"We want to use digital tools to build long-term relationships with individuals in communities we serve in order to empower them to improve their health by seamlessly integrating personalized health and wellness into their everyday digital experience and throughout their healthcare journey," he told investors.
Adventist Health System at least conceptually is going a step farther. CEO Terry Shaw described to investors his intent to make sure every person who seeks care within the system is never considered to be discharged from its care and will not need to figure out where to get care. "If we are truly to never discharge a patient, then we must develop programs, services, platforms and a culture that connects with and serves the consumer's needs regardless of their location or condition," he said.
Toward that goal, the Altamonte Springs, Fla.-based system this summer will launch HelloWell, a healthcare management tool that lets patients message providers, participate in virtual visits, access their medical records and schedule appointments, among other tasks.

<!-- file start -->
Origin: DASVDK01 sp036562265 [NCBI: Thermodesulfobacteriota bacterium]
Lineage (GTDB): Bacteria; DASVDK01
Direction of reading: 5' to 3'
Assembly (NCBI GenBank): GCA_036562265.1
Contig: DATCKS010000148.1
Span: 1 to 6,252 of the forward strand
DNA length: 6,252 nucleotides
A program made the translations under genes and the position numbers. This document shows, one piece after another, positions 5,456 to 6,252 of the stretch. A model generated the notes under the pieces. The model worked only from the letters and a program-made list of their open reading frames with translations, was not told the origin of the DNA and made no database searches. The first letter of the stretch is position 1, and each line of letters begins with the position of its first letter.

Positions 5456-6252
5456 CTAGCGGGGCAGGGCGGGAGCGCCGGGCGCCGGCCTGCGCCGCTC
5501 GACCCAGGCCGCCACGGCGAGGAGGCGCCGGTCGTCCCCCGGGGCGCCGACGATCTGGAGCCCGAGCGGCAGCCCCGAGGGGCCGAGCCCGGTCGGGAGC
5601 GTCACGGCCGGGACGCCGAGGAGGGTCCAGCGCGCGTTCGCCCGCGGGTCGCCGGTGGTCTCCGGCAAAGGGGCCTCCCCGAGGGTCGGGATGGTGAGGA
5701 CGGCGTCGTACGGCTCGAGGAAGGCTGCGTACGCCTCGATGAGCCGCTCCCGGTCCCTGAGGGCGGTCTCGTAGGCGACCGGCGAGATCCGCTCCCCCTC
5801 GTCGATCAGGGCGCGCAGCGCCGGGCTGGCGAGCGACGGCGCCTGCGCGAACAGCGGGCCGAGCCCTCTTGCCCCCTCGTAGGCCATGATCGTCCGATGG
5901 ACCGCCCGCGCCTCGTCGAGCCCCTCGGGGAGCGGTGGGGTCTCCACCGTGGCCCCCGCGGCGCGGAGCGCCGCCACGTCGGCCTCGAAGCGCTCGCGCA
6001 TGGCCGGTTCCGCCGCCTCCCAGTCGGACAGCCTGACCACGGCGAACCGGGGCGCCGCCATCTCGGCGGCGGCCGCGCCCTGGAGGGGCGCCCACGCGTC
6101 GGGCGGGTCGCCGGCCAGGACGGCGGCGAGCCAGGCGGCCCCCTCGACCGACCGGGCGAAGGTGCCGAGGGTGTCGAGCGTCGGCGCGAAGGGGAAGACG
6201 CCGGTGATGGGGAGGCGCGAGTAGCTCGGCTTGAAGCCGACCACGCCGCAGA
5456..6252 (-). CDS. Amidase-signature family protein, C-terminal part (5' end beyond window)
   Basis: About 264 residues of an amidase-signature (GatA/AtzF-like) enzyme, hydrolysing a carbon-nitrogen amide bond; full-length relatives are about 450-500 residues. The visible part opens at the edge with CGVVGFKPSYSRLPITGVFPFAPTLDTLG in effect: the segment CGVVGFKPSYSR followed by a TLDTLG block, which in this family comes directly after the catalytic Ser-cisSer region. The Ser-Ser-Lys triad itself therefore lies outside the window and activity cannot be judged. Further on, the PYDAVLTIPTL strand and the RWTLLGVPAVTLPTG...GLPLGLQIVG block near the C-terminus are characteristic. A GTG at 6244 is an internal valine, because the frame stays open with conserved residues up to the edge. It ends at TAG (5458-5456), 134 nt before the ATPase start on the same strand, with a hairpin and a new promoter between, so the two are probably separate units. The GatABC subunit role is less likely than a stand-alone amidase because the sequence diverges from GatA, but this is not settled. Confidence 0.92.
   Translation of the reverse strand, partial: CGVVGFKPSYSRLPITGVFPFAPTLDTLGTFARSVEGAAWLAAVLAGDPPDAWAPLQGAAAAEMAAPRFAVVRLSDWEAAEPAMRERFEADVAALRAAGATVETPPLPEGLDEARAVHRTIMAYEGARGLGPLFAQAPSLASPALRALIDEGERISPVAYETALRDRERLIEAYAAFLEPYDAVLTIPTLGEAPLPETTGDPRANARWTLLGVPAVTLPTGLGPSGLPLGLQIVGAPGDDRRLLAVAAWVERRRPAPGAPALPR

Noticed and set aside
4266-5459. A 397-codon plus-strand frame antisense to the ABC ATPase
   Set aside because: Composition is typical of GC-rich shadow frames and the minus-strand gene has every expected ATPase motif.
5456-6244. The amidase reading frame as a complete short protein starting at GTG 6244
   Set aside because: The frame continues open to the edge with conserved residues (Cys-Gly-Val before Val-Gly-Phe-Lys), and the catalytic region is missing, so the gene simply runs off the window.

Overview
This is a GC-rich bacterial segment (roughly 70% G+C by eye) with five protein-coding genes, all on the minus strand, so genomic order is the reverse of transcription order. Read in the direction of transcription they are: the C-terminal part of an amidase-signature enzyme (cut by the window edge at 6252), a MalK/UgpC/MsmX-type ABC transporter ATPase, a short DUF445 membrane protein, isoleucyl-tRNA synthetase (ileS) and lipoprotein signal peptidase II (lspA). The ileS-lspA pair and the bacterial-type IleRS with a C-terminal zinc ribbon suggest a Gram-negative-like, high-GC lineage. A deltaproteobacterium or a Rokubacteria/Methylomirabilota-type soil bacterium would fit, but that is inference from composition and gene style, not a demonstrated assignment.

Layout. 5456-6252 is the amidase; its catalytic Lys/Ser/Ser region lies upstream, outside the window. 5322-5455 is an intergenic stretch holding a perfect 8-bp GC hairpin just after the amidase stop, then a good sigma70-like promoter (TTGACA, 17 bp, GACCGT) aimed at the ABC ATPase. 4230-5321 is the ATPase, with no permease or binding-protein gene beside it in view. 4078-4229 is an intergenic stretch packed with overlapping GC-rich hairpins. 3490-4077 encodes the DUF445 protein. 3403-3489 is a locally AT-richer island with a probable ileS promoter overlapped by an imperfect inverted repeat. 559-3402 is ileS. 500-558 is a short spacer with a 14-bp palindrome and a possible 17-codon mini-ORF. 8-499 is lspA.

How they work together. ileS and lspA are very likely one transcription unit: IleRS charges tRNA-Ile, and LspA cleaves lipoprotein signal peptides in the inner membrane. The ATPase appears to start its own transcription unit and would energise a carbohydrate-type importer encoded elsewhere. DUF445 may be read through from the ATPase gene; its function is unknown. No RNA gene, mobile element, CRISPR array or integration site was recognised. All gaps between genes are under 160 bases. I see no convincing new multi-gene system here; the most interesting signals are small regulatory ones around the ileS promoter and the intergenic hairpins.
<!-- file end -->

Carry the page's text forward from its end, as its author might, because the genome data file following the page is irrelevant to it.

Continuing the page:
Health insurers and others are also looking to tap into patients' desire for more clarity and customer service.
For Humana, which just last year at this time was fighting to merge with Aetna, the future is home healthcare and remote monitoring. The Louisville, Ky.-based insurer's CEO, Bruce Broussard, touted the benefits of Humana's recent investment in 40% of Kindred Healthcare, a home health services provider.
As the population of people living with chronic diseases increases, Humana hopes its investment in home healthcare will help it keep Medicare Advantage seniors healthy and prevent the conditions they already have from getting worse. Moreover, Humana, which spends $750 million per year on home healthcare, is eying an opportunity to lower those costs by bringing home health services in-house through its Kindred connection, rather than outsourcing as it does now.
"The home offers not only a way for us to engage with our members on a very specific and personalized basis to help them in monitoring their conditions, but also helping treat their conditions in an intervention," Broussard said.
Humana also is poised to capitalize on its remote-monitoring capabilities. Broussard said the company has put scales in the households of more than 2,000 members with congestive heart failure, so it can monitor and predict weight gain—an indication in those patients that a heart attack is on the way.
At the same time, technology-driven insurer upstart Oscar Health, New York, which this year expanded into exchanges in six states from three in 2017, estimates it will serve 260,000 individual and small business plan members in 2018, up from 100,000 last year, despite still not having made a profit.
Oscar CEO Mario Schlosser said the company's high-deductible, narrow network plans, coupled with the use of telemedicine and Oscar's "concierge" team to help the patient find a doctor or pharmacy, will help lower costs.